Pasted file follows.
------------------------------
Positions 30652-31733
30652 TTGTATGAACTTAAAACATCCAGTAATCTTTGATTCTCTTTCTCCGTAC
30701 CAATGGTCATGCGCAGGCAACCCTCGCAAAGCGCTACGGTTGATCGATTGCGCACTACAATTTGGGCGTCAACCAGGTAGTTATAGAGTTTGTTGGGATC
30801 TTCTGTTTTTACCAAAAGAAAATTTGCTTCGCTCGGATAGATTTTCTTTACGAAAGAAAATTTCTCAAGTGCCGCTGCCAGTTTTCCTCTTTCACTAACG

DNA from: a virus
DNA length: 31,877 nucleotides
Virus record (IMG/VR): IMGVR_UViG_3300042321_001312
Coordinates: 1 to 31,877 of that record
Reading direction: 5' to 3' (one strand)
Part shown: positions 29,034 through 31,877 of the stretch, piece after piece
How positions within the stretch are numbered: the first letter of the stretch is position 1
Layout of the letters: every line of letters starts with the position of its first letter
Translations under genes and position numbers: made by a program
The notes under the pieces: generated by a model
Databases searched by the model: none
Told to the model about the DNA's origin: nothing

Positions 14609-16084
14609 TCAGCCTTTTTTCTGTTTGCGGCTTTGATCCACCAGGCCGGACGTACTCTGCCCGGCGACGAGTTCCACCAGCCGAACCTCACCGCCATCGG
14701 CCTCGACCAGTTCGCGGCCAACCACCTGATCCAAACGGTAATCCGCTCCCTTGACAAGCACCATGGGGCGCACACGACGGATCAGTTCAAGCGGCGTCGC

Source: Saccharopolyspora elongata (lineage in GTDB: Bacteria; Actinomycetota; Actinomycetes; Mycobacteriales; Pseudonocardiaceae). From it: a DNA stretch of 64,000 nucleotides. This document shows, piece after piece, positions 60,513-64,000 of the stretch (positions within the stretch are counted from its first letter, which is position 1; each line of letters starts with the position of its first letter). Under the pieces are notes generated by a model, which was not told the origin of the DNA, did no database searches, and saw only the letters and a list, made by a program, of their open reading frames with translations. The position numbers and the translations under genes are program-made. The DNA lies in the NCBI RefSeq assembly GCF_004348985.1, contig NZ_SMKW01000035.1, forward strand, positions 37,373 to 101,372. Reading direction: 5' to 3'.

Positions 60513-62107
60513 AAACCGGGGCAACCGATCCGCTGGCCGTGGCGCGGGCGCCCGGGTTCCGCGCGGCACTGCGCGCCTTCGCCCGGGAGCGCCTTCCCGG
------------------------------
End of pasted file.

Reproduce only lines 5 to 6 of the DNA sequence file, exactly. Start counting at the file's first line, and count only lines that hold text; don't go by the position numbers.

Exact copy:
DNA from: a virus
DNA length: 31,877 nucleotides